Kids learning about friendship

“But they’re my best friends, and they never want to play with me!” cried Hazel, so sad.

Oh my. It is hard to watch your kid start to enter the complicated world of social interaction with a child’s understanding, and a child’s heart. Her neighbors, T and J, are brothers, one year older and one year younger than she is, respectively. The older brother isn’t as comfortable with people in general, and perhaps with Hazel specifically. Today they kept running up to our house, calling for her, and then running away screaming with laughter as soon as she came to the door. She wound up sobbing on the couch. I know that a) it is likely not mean-spirited, but a game in which they expect her to run out and chase them, but that b) especially with their history of telling her they don’t want to play with them she won’t see it that way, and c) none of them have the emotional communication chops to discuss it, and that d) I need to keep an even tone even when I feel distressed about it.

I have been asking her lately what she likes about so and so, and why they’re her best friend (a term she uses pretty much indiscriminately to describe anyone she wants to play with). I’ve been trying to encourage her to consider what she likes and what she doesn’t like, rather than just focusing on whether someone wants to be with her or not.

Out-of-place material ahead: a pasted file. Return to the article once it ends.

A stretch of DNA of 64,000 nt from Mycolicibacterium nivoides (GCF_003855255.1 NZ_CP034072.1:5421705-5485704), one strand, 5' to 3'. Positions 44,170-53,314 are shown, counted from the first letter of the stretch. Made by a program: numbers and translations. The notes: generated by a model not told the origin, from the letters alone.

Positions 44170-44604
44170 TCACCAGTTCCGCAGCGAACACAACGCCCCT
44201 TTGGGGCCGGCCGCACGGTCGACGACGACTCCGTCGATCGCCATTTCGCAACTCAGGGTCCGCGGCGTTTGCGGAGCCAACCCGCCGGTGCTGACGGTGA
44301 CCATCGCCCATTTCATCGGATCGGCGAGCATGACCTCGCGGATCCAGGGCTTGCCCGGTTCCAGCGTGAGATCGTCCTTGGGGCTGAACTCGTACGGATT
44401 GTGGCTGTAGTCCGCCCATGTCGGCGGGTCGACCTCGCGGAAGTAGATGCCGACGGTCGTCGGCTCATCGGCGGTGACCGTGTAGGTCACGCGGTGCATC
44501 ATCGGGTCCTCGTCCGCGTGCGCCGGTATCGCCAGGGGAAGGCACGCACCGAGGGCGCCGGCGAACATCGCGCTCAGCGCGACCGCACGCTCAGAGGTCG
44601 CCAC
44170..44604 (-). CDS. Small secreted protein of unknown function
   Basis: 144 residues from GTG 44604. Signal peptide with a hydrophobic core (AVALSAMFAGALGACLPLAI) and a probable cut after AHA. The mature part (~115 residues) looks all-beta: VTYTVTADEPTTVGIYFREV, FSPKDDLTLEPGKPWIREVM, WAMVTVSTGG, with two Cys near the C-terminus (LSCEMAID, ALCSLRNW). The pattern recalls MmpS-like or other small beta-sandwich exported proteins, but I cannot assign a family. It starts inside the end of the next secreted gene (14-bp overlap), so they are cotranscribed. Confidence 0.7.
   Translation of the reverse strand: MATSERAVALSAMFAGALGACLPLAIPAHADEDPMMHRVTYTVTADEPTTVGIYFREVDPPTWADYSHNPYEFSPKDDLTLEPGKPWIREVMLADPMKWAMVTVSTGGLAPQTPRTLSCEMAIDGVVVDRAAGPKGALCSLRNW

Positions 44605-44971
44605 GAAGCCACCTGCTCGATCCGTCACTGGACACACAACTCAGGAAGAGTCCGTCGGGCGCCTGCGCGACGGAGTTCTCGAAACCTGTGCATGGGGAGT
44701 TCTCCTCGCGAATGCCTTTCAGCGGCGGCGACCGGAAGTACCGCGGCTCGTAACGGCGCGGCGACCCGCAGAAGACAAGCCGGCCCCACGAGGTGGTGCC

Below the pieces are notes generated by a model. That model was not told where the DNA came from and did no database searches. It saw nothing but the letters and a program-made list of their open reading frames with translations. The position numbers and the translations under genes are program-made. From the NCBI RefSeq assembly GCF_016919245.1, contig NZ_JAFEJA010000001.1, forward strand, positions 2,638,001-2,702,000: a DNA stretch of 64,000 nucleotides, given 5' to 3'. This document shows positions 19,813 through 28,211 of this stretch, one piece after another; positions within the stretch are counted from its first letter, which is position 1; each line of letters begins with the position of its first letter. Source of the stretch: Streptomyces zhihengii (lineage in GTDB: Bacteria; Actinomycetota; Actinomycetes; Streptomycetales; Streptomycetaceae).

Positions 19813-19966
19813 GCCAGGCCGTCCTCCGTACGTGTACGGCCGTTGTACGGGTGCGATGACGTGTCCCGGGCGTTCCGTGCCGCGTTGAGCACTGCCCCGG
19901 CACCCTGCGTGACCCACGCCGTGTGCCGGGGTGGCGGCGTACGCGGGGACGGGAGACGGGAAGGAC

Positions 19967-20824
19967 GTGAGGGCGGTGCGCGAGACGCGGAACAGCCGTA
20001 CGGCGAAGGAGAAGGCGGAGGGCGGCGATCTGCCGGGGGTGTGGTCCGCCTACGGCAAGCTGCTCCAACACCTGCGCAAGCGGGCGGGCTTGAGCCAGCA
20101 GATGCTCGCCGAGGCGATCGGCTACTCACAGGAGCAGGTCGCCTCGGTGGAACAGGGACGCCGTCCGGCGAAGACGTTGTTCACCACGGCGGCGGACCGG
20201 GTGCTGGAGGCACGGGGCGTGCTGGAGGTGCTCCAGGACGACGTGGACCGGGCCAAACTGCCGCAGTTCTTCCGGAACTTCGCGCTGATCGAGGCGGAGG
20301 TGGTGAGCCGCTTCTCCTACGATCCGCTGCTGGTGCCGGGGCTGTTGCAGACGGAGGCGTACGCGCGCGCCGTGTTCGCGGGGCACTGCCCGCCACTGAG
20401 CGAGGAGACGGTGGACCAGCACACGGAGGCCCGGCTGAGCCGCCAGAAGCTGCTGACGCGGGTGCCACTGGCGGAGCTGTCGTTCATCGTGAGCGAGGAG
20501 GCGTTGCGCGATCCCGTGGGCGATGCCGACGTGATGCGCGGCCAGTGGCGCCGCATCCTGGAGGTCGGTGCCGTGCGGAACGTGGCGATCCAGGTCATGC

I want to put my head under a pillow, really.

I wasn’t graceful when I asked their dad about it (I tried to be, but didn’t manage), and should have waited to talk with him later, when I was entirely calm myself.

Social interactions are sometimes so hard. And the interweaving of the interactions between parents and kids complicates them even more.

But here’s the thing: no one *has* to play with Hazel if they don’t want to, and that is a tough lesson to learn. It can be so hard, to grant people their right to free choice and not take it personally, to realize that people have moods and desires, and right now doesn’t have to determine tomorrow or next week.

Sometimes I feel so damn clumsy in this parenting gig.


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